Jay Inslee At The Cedar River

Governor Jay Inslee at Ellis Park in Cedar Rapids, Iowa, June 8, 2019.

CEDAR RAPIDS, Iowa — Saturday afternoon I drove to the Overlook Pavilion in Ellis Park where State Senator Rob Hogg had organized a “climate conversation” with Washington Governor Jay Inslee who is an announced candidate for president.

Hogg reminded us of the 2008 Cedar River flooding. The river was visible behind him.

It is hard to forget the 2008 flood that devastated Iowa’s second largest city. On my way to the event I compared flooding levels of the Atherton Wetland on Ely Blacktop which had been covered with flood water in 2008. From the center of Cedar Rapids I used First Street Southwest, which runs next to the Cedar River, to find the park. On the eastern bank someone had built a flood wall. An earthen berm restricted the view of the river on some parts of First Street. The low-lying area had been inundated in 2008 causing damage to more than 5,000 homes, evacuation of 25,000 people, and roughly $4 billion dollars damage. The flood was made worse by climate change.

In his introductory remarks, Senator Hogg recognized elected officials and organizations present and encouraged the almost 200 attendees to engage in the Iowa caucus process of meeting with presidential candidates. Hogg added later, “with the spirit of citizenship, we can bring Americans together for climate action we so urgently need and the many climate solutions that work.”

Governor Inslee began his remarks with the reason he seeks to defeat climate change, his grandchildren. “We have a moral obligation to the young people of America to defeat climate change,” he said. Noting last week’s atmospheric carbon dioxide concentration was 414.42 ppm (only slightly less than the record (415.70) set May 15), he added, “It is time to act on climate.”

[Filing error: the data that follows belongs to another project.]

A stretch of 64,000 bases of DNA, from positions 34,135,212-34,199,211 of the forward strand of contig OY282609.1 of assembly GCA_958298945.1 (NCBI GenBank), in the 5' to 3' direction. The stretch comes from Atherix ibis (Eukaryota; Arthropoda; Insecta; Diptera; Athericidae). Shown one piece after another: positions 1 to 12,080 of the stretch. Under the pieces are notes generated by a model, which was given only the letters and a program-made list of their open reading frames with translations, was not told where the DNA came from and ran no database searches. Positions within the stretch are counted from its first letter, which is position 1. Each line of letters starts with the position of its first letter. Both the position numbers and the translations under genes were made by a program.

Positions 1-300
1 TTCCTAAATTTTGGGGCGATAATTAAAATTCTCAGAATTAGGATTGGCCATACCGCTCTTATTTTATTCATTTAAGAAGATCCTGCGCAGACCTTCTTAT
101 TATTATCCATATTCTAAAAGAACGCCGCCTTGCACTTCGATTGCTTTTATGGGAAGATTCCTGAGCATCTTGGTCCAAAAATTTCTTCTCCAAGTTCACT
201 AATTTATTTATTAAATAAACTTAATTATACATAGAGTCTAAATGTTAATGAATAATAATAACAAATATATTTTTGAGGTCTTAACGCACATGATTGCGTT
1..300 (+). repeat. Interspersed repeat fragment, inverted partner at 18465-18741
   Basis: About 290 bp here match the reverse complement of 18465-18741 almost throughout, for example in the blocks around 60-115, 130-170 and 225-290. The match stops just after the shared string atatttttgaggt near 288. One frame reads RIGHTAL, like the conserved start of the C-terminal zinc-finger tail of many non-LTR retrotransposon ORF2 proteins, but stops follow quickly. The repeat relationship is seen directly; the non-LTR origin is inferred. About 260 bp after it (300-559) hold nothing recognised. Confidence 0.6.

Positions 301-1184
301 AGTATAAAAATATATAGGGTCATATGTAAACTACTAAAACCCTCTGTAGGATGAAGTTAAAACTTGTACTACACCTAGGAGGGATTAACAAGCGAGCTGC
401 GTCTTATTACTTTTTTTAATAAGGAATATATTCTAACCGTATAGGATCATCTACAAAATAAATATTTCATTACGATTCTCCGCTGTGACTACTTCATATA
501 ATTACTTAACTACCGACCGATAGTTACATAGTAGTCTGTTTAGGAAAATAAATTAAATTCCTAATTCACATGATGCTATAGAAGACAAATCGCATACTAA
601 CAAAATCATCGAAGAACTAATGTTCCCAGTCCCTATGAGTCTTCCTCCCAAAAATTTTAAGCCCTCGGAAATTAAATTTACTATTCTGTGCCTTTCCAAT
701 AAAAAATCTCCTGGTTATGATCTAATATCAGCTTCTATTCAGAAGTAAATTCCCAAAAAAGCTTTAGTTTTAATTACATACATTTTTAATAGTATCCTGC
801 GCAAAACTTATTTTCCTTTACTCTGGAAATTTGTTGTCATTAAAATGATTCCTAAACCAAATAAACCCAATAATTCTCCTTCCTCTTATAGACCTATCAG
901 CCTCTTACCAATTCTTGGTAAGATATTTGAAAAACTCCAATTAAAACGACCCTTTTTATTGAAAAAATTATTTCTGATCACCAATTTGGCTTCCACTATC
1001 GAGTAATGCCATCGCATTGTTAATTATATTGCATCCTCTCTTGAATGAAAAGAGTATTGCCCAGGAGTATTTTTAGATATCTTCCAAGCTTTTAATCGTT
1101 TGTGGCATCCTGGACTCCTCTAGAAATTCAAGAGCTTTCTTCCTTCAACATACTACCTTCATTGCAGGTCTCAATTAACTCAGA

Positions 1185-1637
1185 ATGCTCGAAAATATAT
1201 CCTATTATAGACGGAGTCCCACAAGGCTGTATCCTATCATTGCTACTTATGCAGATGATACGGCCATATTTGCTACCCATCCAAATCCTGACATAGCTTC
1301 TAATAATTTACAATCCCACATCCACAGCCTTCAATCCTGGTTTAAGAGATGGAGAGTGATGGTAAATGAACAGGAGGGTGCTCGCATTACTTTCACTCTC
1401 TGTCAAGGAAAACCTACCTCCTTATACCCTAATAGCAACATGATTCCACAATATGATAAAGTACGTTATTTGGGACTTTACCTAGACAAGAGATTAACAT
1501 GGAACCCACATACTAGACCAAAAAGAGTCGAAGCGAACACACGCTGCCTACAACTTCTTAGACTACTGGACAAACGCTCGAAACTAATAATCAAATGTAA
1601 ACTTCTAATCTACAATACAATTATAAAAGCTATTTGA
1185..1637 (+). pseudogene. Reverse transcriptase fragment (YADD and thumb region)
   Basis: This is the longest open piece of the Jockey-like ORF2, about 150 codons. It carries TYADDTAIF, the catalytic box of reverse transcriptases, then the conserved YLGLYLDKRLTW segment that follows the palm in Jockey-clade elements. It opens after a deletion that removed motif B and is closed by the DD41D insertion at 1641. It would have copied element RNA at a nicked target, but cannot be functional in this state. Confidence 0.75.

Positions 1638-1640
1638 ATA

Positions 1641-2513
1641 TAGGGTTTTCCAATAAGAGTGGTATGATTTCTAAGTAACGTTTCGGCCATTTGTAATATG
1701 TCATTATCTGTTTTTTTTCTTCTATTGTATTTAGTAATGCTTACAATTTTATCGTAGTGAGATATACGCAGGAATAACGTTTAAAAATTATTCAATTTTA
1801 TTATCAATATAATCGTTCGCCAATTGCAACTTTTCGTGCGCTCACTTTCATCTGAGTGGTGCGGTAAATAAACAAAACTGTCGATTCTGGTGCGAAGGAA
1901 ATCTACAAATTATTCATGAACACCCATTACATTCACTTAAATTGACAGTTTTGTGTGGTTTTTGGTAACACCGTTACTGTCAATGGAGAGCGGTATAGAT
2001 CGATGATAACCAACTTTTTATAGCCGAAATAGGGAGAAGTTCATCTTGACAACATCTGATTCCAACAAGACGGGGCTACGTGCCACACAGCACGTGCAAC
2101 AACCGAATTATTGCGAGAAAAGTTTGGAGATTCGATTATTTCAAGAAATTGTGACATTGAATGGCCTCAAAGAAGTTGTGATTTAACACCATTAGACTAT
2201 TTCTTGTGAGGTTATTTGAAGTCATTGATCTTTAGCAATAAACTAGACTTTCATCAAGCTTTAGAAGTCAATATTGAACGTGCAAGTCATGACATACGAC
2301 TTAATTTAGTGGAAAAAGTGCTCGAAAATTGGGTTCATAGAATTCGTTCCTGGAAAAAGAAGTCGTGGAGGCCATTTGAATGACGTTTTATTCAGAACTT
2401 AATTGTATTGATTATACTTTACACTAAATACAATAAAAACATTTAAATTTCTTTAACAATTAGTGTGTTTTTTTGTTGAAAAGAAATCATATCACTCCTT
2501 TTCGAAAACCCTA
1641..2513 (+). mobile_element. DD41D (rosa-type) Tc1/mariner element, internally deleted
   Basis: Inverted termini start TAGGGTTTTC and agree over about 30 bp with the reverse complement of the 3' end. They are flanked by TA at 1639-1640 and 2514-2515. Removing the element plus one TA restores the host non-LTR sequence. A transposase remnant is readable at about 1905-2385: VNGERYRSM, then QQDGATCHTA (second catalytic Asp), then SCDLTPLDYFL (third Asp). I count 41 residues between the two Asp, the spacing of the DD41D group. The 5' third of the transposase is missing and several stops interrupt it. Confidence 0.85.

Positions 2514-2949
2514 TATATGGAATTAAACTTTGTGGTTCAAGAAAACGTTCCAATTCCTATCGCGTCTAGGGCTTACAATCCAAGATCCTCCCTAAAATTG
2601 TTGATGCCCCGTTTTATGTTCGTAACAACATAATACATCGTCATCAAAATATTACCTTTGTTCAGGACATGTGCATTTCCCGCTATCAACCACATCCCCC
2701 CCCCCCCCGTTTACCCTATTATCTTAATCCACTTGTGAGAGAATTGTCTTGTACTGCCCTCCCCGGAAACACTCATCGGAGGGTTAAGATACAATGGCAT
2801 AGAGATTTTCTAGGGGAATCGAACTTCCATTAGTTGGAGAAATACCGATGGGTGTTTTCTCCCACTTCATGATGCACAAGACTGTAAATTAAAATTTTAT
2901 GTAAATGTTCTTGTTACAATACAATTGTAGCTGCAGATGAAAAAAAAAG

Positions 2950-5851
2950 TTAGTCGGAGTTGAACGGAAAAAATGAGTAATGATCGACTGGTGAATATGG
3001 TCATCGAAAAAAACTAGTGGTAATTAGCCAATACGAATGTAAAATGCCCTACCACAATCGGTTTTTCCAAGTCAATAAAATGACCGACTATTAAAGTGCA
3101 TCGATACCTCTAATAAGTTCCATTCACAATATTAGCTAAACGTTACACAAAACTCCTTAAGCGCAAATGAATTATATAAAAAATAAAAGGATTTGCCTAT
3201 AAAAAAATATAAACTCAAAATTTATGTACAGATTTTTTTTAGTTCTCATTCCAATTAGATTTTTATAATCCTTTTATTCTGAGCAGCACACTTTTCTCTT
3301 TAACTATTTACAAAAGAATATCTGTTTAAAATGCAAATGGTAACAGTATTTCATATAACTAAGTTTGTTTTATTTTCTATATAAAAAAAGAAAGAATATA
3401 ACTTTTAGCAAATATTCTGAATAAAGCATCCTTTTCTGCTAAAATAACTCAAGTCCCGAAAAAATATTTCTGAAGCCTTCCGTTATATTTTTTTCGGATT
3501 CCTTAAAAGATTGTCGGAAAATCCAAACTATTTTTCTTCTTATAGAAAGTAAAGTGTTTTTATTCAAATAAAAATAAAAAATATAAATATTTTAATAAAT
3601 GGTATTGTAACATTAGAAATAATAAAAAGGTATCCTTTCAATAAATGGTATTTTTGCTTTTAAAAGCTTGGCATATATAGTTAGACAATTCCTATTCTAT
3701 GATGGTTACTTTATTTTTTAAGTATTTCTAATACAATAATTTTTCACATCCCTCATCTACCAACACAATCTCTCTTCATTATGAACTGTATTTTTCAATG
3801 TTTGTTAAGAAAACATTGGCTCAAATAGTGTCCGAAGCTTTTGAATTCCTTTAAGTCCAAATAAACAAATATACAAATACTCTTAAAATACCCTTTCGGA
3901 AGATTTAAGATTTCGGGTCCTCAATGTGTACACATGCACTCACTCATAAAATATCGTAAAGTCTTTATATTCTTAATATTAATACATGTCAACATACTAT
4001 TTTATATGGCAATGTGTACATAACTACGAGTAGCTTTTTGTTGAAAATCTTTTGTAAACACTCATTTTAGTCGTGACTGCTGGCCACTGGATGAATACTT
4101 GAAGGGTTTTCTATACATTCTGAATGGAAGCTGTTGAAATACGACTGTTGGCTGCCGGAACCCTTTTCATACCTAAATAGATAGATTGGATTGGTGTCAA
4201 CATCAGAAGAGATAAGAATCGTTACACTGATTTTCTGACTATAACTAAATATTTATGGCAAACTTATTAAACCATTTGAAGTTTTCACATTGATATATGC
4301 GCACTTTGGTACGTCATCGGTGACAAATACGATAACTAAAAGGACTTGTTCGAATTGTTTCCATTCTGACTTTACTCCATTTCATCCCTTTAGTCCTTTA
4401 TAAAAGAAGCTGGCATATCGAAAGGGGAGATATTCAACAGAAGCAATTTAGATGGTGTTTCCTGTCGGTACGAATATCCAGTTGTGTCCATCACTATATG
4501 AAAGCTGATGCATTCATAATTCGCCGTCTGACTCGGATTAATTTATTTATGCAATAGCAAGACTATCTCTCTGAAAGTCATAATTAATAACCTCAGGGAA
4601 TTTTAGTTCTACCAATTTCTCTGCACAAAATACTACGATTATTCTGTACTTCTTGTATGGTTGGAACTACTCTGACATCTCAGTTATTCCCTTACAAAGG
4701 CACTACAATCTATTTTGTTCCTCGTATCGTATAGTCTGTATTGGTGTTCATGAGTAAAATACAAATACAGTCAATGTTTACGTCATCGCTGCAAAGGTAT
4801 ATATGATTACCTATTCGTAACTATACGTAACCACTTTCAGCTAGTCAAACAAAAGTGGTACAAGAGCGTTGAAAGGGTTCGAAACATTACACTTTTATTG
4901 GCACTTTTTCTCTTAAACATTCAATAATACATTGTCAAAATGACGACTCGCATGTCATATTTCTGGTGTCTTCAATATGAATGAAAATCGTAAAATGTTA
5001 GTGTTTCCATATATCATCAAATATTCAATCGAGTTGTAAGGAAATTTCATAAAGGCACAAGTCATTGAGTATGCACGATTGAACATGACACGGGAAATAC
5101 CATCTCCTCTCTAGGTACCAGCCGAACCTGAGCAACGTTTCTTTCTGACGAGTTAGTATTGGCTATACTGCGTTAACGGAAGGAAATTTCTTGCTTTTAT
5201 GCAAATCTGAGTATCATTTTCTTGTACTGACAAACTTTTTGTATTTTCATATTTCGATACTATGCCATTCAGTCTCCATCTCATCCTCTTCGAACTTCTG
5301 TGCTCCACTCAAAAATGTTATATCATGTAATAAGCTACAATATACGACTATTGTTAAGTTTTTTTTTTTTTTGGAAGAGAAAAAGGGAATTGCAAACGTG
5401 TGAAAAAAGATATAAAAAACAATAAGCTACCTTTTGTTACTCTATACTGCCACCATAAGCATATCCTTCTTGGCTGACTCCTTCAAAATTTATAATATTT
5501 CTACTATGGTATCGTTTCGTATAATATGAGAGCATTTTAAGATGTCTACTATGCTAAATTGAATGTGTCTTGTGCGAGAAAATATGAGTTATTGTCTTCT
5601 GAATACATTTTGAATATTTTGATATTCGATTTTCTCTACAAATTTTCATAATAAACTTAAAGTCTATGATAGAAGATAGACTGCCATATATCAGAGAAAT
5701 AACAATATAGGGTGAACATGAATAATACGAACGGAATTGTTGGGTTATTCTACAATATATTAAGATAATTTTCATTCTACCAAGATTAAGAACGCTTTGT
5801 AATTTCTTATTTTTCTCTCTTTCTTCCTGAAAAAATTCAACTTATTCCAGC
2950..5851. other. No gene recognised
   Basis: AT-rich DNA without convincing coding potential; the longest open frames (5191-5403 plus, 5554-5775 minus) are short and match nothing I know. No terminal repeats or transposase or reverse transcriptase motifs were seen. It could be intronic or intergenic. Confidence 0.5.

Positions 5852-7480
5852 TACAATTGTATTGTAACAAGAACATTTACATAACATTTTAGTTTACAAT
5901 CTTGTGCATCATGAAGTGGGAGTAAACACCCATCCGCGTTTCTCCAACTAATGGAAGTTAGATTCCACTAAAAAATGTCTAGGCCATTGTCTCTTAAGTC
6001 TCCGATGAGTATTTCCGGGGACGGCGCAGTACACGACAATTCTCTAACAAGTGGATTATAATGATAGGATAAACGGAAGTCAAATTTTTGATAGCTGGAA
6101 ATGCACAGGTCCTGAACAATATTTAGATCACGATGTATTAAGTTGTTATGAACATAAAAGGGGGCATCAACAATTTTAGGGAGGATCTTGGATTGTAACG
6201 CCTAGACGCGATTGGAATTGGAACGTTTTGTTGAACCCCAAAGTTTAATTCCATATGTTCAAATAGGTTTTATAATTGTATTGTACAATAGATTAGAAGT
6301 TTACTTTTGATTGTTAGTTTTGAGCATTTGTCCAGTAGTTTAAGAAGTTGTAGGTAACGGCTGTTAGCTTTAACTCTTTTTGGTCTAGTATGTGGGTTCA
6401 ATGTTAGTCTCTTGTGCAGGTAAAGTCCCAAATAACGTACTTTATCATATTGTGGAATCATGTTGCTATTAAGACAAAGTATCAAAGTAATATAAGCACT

Defeating climate change would be the first priority for an Inslee administration, the governor said. It was a “predicate for success” in all policy areas. If addressing climate change is not job one it won’t get done.

Inslee split from environmental groups like Citizen’s Climate Lobby when he said he did not support a tax on carbon. He favors regulatory reform to reduce carbon emissions. Based on his experience in Washington State, voters are unlikely to accept such a tax, he said.

Inslee asked for help in two areas of his campaign.

While he met the qualifications to participate in the first two debates being hosted by the Democratic National Committee, he has not met the 130,000 donor threshold to participate in the third and fourth. He encouraged those present to donate one dollar or more to his campaign and ask friends and family to do likewise.

Inslee wants the Democratic National Committee to devote one candidate debate to climate change so every participating candidate can lay out their plan to defeat it for voters to see. The request has been rejected, making supporting Inslee the best way to make sure the topic is covered during the debates, he said. Holding a climate change debate outside those sanctioned by DNC is not an option.

“It is the DNC’s job to organize the debate schedule, and the ground rules on unsanctioned debates were made clear with all the candidates, including Governor Inslee, and media partners months ago,” DNC spokesperson Xochitl Hinojosa told Mother Jones. The DNC welcomes candidates to join issue-specific forums instead.

The thrust of the conversation was Inslee has a positive progressive record in Washington State and wants to take that success to Washington, D.C. To learn more about Governor Jay Inslee, visit his website at JayInslee.com.

The Inslee campaign posted video of the event here.

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